The 5 myths of Christmas Day 4. In this series we’ve been looking at the 5 common myths about Christmas that pop up every year.
The First Three Myths
On day one we saw how early Christians calculated the date of Jesus’ birth. They believed that Jesus conceived, born and died on the 25th of different months. We also showed that the early Christians believed that Jesus died on the same day he was conceived. All this is in the writings of the early church fathers and dates to the early 200’s AD.
The next myth we looked at was that early Christians stole the date of Jesus’ birth from the Roman pagan cult of Sol Invictus. We discovered that there were many dates used for this celebration. December 25thonly appears well after the early Church fathers were on record believing in that date being Jesus’ birthday.
In our last post, we explored the idea that the celebration of Saturnalia was the source of our modern Christmas celebration. Skeptics will often asserted that this Roman festival predated Christmas. But as we saw, there is no evidence that the celebration took place on December 25th. We also noted that the evidence we have shows that the celebration was actually held on December 17th.
Today’s Myth: Jesus Is Just A Retelling Of The Persian God Mithras
Another popular challenge leveled at Christmas is that Jesus is just a retelling of other dying and rising god stories. Mithras is by far the most popular diety that people try and liken to Jesus. Popular legend tells that Mithras “was born of a virgin, in a cave on December 25th. His birth was attended by shepherds. He too was known as the “Good Shepherd”, “Way, truth and light” and “Messiah”. When he died, he was buried in a tomb and arose again after 3 days.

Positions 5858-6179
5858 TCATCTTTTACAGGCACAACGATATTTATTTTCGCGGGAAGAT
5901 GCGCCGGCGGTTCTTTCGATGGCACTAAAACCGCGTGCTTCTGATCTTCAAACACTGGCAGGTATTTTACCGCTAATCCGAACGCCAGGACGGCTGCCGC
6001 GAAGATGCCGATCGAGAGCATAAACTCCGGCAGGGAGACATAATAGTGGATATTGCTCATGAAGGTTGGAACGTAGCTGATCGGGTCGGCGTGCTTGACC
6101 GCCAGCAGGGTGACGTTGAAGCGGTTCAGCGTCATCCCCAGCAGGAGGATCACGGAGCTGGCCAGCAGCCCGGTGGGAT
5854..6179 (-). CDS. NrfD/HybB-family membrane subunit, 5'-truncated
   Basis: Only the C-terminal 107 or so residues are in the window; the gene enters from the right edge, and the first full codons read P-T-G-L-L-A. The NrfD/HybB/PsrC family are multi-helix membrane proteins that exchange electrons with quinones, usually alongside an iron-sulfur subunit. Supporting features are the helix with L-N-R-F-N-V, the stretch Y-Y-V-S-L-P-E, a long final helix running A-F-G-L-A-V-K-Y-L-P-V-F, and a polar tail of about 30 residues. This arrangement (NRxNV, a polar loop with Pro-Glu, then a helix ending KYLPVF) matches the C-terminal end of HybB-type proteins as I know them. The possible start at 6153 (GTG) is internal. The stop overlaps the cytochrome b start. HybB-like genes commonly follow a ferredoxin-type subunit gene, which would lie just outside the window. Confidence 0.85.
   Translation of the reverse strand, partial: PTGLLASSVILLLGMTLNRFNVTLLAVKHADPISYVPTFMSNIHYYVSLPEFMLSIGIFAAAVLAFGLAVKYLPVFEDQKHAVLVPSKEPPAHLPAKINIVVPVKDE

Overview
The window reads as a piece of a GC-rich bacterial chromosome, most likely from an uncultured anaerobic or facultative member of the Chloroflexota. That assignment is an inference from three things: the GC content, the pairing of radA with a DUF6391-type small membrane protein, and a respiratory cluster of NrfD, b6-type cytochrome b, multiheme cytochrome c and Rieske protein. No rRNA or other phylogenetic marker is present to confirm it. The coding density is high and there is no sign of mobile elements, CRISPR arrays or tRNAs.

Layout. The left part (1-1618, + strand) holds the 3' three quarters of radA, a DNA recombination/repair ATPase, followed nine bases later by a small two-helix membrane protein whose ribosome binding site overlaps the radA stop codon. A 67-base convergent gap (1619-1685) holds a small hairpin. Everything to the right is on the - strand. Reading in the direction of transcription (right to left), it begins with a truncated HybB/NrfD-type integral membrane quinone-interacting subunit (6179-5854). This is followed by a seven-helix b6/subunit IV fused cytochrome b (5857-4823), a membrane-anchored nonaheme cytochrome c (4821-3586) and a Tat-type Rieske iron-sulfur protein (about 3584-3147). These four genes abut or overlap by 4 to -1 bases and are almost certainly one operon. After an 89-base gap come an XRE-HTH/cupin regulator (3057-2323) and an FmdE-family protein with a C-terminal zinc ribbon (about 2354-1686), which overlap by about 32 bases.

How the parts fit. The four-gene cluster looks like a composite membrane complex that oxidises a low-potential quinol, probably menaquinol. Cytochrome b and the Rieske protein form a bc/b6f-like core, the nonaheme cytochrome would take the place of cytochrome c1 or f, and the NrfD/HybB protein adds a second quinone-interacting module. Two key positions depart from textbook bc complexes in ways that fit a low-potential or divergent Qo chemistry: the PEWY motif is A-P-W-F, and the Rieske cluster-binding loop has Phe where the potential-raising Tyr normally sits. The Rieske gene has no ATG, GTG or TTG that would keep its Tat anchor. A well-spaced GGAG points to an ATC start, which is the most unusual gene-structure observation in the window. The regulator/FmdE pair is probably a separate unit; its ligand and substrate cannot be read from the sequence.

Sounds familiar doesn’t it? This is either an extraordinary coincidence, or someone copied the story! The early Christians must have been fools to fall for such a trick! How did they get away with such blatant plagiarism?
Well, the truth is, they weren’t copying anything. Despite what you may see on fake documentaries like “Zeitgeist” and “Religulous”, these claims about Mithras are mostly false. But to understand Mithras, we have to make a couple of distinctions.
Two Gods In One
As we’ve seen in our previous myths, the timing of things is critical. You can’t copy from someone if their story doesn’t exist yet. And in the case of Mithras, skeptics use a bit of slight of hand to try and make their case look stronger that it actually is.
There are actually two Mithras legends. The first stems from the area of Persia in the 700’s B.C. There are no written accounts of Mithras from this time. The only thing we have to go on is carvings and murals with no description. This makes any drawing any conclusions from them extremely difficult. We simply don’t know for sure what the pictures are depicting.
The second time Mithras pops up is as a Roman cult religion. We do have written accounts of what this cult believed about Mithras, but the writings also come much later in history, well after Christianity had established itself in Rome.